Steven Sashen:

Like what?

Kyle Fincham:

I think that we have this … There’s an abundance of food.

Steven Sashen:

Yeah.

Kyle Fincham:

Right? And I think that abundance is maybe a part of the emergence of the attempt to control and defeat things. I want to make sure we always have enough, but it means that a lot is being defeated for our abundance, like what we do to land.

Steven Sashen:

Right.

Kyle Fincham:

What we do to animals. All these things. But if we were a little more playful with our relationship to the world in that way, maybe there wouldn’t be so much of this abundance? And I would also say that now, if I were to go a little bigger, if we were talking about food companies and things like that, not being so competitive and playing this finite game of trying to defeat one another and have the most customers and make the most money, maybe products wouldn’t be out there that were so deeply call it unhealthy for people in mass abundance and also super cheap.

Steven Sashen:

Well, dude, we know people at pretty much every footwear brand that we’ve ever spoken with who say, “Oh no, we totally get this natural movement thing. We just can’t do it because it would be admitting that everything we’ve ever said is a lie.”

Kyle Fincham:

Right.

Steven Sashen:

The need or the goal to make money with the idea that somehow that’ll eventually make you and, or your shareholders or whomever else is at play happy drives a lot of behavior that is detrimental. But I would also argue though, that human beings in general were really bad at predicting what the consequences of our actions are. I literally drive around the street sometimes or drive around the town sometimes looking at all the things that we did that we thought would be good ideas that prove not to be. Here’s a really simple one. Everyone thinks the solution to traffic is make highways wider. But the evidence is really clear. The more lanes you add, the more traffic there is. But who knew the first time? It seemed obvious, we need to have more road for the car. That didn’t work. And there’s things like that over and over and over, everywhere.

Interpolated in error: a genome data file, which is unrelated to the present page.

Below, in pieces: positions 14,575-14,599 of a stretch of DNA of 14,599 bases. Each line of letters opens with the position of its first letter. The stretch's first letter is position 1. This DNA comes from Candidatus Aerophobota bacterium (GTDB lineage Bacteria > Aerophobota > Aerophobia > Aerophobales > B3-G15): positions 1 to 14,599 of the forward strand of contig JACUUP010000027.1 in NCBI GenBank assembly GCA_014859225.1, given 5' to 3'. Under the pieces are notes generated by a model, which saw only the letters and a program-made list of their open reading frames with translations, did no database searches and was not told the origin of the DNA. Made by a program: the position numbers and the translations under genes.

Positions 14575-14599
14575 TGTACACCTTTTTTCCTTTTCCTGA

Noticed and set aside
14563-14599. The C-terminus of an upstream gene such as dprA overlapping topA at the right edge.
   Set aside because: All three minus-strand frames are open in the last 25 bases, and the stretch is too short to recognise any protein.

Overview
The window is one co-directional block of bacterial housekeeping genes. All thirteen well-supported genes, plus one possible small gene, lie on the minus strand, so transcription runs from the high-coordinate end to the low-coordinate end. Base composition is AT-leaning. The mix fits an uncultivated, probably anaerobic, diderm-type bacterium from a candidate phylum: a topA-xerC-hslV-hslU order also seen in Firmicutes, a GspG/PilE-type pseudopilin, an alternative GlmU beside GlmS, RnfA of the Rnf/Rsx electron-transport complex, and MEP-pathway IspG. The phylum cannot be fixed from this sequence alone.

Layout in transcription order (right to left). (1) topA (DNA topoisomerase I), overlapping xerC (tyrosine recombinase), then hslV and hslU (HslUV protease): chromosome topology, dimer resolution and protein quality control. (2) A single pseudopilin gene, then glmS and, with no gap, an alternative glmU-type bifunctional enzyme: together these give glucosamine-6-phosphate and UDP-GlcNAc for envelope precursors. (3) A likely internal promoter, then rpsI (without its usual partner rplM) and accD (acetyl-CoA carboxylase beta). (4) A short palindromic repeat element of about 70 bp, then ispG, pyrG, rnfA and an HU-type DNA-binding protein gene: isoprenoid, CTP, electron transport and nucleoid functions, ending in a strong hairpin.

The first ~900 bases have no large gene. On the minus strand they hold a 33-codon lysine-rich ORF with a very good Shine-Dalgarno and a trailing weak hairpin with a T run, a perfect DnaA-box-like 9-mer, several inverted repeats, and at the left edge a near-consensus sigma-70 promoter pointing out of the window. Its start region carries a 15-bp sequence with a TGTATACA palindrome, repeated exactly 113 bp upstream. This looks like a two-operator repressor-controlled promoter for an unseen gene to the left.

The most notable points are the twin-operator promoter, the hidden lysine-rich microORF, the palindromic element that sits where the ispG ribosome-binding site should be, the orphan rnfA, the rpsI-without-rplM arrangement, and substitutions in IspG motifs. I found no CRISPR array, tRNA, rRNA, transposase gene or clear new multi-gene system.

Kyle Fincham:

Yeah. Yeah. And I think we’re all just tinkering and stumbling and everything. I think we also just expect-

Steven Sashen:

Yeah. But we don’t admit that’s what we’re doing.

Kyle Fincham:

Exactly. And we expect people to hit the nail on the head every time. Which means we’ve stigmatized failure and there’s a mixed judgment on things. But everybody’s just making their best guesses and stumbling forward.

Steven Sashen:

I’m taking this out of context. This is something that I’ve been railing against slightly. I’ve discovered in the financial world, what I now refer to as the venture industrial complex, that there’s this whole industry about investing in companies that is based on the fact that no one is willing to admit the one obvious thing, which is what you just said, which is, I’m paraphrasing, no one knows nothing. They just don’t. They can’t predict what’s going to work, what’s not going to work. And so they build this whole ecosystem to try to control it that ironically kills most of the companies that could be the successful ones. Because to protect themselves, the bankers, the investors, cetera, they put the source of their livelihood at risk all because no one’s willing to go, “Yeah. I don’t know. I’m taking a guess. Stab in the dark.”

Kyle Fincham:

Yeah. Well, it makes me think of this author, Nassim Taleb, who writes about the financial industry quite a bit. Yeah. And what you’re describing is when you’re limiting the exposure, when you’re limiting the surprise, you’re not embracing a complex system’s potential to be anti-fragile, which I think is his word.

Steven Sashen:

Well, in Fooled by Randomness, which is the book that most people don’t know, they know the Black Swan, the subtitle, the Hidden Role of Chance in Markets in Life. And the biggest thing if you really read that book, you come out of it realizing to a certain extent, no one knows nothing. And more, if you think you are someone who knows something, you are setting yourself up for failure.

Kyle Fincham:

Right. Because you’ve decided that you have answers rather than questions.

Steven Sashen: